Also known as placoderms, the armored fish were the first fish to grow to a monstrous size, some reaching the size of modern sharks. They were also among the first fish with biting jaws, which they used as lethal weapons. For protection from each other, these prehistoric fish evolved suits of armor made of overlapping plates of bone.
FAMILY FACT FILE
■ Armor-plated bodies
■ Jaws with bony plates that served as teeth
■ Joints between armor plates allowed the jaws to open and the body to bend
Armored fish lived from the Late Silurian Period, nearly 430 million years ago, to the end of the Devonian Period, 359 million years ago.
■ When: Nearly 380 million years ago (Late Devonian)
■ Fossil location: USA, Europe, Morocco
■ Habitat: Shallow seas
■ Length: 20 ft (6 m)
Sometimes described as the Tyrannosaurus of the seas, Dunkleosteus was one of the largest armored fish. It was as big as an elephant and a vicious hunter, with the most powerful bite of any fish (except perhaps the megatooth shark). Instead of teeth, Dunkleosteus had a kind of beak formed of bony plates with sharp points. Some Dunkleosteus fossils have bite marks matching these jaws, suggesting the killer was also a cannibal.
■ When: Almost 410 million years ago (Early Devonian)
■ Fossil location: Germany
■ Habitat: Shallow seas
■ Length: 10–12 in (25–30 cm)
A small, flat-bodied fish with a narrow tail, Gemuendina looked similar to the modern stingray except that its mouth was on top of its head. Unlike other armored fish, it did not have plates of bone in its mouth. Instead, it used star-shaped scales to grasp prey.
■ When: 380–350 million years ago (Middle to Late Devonian)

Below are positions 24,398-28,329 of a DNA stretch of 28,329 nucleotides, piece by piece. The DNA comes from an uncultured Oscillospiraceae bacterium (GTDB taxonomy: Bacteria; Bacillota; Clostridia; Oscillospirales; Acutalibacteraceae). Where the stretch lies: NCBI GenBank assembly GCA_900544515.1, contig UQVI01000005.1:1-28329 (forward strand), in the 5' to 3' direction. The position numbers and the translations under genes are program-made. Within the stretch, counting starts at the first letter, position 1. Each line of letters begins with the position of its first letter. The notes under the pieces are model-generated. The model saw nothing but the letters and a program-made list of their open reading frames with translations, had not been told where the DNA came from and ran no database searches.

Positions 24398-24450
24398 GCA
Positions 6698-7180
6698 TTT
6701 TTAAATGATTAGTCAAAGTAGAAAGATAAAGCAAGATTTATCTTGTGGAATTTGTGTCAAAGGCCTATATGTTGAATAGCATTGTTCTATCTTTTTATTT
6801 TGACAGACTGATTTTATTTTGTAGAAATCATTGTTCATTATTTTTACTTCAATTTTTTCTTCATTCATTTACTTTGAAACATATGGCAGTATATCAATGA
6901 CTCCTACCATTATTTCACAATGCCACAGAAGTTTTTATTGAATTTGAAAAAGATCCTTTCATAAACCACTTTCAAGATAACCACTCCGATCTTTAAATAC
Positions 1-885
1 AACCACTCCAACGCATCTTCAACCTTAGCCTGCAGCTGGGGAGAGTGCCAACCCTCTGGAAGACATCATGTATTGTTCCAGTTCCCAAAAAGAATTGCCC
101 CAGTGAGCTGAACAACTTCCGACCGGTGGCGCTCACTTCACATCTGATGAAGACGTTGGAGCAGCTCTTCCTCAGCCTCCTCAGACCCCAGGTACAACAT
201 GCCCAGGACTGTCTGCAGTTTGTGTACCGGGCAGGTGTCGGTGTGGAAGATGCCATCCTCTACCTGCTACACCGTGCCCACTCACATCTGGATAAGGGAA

■ Fossil location: N. America, Europe
■ Habitat: Shallow waters
■ Length: 16 in (40 cm)
Although quite small in size, Coccosteus was an effective predator. It hunted other fish, perhaps lying in wait on the seabed for its prey before ambushing. Like Dunkleosteus, it had a beaklike mouth, with sharp, bladelike edges to tear flesh off larger animals. Its fossils show that it had a powerful tail, suggesting that it was a strong swimmer.
■ When: 380 million years ago (Late Devonian)
■ Fossil location: Australia
■ Habitat: Reefs
■ Length: 12 in (30 cm)
Rolfosteus was quite bizarre to look at, with a long, tubelike snout like a unicorn’s horn. Scientists are puzzled over the use of the snout. Rolfosteus may have used it to dig through the sandy seabed to look for hidden prey, or it may have been a male ornament used to attract females. Like other armored fish, this creature had no teeth. Instead, it had flattened plates of bone at the back of its mouth. These may have been used to crush the shells of crabs and other crustaceans.